H&M, Tesco, Coke and Toyota called out by PrideAM for 'inauthentic' portrayals of LGBT+ people

Brands must insist on the involvement of LGBT+ people in the creation of their campaigns if they want to create work that will ring true, a panel of industry experts has said.

PrideAM’s 2018 Creative Review saw 16 advertising and marketing industry leaders gather to assess 13 high profile campaigns featuring LGBT+ portrayals.

Led by PrideAM blogger Phil Clements, and Richard Miles, associate creative director at Therapy, the panel included M&C Saatchi’s chief creative officer Justin Tindall, who generated a storm of controversy last autumn when he wrote in Campaign that he was "bored of diversity being prioritised over talent".

Of the 13 ads, the panel chose especially to criticise Erdem x H&M film "The secret life of flowers", directed by Baz Luhrmann and created by his company, Bazmark Films. They described it as "appalling", "fake" and "full of Brideshead Revisited repression", and said it left them feeling angry and concerned.

But it also criticised the portrayals in Tesco’s "Turkey every which way", created by Bartle Bogle  Hegarty; Coca-Cola Super Bowl ad "The wonder of us", from Wieden & Kennedy; and Toyota Aygo’s "Anything goes", by The & Partnership.

These ads were variously described by the panel as "disconnected", "saccharine" and "almost offensive".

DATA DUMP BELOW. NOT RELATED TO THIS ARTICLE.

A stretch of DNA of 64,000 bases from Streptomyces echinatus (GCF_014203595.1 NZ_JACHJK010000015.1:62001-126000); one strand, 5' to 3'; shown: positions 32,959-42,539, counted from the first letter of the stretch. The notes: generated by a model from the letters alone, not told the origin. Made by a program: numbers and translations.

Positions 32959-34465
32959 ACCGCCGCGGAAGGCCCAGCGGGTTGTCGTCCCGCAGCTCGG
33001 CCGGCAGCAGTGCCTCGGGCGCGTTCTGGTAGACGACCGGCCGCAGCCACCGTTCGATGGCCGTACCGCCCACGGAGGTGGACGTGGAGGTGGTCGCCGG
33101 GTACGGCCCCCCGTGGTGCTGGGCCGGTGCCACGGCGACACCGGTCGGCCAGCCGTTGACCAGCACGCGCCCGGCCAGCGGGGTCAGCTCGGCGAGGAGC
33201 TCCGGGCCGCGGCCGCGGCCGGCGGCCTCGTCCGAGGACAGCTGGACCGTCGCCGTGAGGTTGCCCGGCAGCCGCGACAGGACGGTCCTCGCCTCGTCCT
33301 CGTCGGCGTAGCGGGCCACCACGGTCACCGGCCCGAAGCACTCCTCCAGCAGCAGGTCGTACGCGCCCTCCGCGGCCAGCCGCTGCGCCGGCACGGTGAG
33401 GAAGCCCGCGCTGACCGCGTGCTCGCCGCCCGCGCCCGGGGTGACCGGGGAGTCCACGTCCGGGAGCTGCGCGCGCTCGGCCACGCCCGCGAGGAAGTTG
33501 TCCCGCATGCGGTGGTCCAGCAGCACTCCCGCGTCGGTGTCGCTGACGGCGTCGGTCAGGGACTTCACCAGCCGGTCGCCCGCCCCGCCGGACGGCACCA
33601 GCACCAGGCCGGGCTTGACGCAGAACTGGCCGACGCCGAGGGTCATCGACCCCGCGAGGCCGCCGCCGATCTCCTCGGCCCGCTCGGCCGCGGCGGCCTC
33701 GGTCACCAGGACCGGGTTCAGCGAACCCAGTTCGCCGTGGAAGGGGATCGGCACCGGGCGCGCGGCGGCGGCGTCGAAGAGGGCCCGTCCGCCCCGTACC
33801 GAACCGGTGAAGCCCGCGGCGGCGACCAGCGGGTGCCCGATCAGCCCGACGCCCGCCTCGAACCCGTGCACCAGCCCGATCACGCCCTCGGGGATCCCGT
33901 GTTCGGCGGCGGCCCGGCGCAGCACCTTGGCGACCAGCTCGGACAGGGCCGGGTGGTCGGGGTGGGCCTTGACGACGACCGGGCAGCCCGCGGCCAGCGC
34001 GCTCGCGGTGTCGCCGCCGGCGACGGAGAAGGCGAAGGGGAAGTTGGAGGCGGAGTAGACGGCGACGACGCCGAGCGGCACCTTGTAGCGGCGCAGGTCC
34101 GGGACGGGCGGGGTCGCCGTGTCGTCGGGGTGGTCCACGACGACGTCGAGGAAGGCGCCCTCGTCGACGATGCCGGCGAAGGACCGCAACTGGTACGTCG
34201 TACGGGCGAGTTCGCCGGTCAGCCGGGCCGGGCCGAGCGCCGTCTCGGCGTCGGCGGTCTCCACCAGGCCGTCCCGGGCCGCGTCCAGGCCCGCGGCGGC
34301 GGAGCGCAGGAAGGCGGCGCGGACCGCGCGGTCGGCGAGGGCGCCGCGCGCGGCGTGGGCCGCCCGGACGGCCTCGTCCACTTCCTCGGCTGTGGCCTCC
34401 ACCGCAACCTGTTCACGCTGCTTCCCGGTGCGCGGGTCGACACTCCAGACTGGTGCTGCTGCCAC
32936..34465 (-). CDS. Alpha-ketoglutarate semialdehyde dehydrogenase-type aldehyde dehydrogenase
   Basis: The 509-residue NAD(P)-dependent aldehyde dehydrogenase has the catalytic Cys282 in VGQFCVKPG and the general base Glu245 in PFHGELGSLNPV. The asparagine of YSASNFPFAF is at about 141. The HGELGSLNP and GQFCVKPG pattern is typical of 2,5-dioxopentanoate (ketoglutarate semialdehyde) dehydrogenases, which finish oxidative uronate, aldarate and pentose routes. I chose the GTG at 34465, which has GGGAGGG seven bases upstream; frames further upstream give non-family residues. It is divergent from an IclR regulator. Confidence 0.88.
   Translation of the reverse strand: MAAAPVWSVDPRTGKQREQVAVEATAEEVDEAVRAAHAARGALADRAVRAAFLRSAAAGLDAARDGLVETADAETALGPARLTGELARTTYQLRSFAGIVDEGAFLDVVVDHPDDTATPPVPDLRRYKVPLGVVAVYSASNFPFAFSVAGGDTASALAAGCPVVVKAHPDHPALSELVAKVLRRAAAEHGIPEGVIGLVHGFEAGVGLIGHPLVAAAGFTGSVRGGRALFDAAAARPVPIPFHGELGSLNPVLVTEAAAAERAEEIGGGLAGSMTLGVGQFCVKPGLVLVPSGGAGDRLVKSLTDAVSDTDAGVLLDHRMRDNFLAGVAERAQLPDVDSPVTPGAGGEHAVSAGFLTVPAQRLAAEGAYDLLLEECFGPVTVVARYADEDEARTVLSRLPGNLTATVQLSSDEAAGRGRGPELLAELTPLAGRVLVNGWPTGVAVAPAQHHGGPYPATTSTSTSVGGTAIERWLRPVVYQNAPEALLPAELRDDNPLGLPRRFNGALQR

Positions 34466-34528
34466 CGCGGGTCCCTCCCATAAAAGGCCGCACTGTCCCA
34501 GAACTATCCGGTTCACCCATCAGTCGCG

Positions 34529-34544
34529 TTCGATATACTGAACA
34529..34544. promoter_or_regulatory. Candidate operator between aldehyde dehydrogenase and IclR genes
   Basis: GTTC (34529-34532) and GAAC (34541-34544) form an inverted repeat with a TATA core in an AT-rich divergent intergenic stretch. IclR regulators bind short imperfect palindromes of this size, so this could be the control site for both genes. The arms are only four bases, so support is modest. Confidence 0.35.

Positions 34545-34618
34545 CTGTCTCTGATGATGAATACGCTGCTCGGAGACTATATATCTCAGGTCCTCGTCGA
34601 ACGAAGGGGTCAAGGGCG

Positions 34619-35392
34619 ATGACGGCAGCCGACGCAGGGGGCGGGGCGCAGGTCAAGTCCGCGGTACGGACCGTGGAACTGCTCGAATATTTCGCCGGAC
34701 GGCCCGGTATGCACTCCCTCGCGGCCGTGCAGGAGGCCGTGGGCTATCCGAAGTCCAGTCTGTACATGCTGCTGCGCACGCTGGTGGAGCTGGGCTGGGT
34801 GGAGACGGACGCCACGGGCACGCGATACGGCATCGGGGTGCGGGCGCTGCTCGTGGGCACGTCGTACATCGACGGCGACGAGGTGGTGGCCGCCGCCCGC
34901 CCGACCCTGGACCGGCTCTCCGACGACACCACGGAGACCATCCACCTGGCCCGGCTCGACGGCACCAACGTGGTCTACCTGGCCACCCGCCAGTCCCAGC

Three ads were held up by the panel for their realistic portrayals, authentic feel and sense of meaningful inclusion by the reviewers.

They were McCain "We are family" by Adam & Eve/DDB; Apple "First dance" by TBWA\Sydney; and Rowse Honey "Three bears", by BMB.

The last of these was defended by Clements in a column after Campaign had named it turkey of the week.

Commenting on the results of the Creative Review, Clements said: "The trick to a great recipe is knowing your ingredients. Is your agency’s workforce diverse enough to create a campaign that demonstrates genuine understanding of the social group being represented? And can they use that knowledge to engender believability in the creative output? Is your brand talking and listening to the right people?"

Miles added: "We’ve certainly come a long way in the representation of LGBT+ people in advertising, but as our Creative Review showed there’s a huge distance still to go. Let’s stop clumsily chucking in token gays and actually stop to consider these characters as real people and equal members of society."

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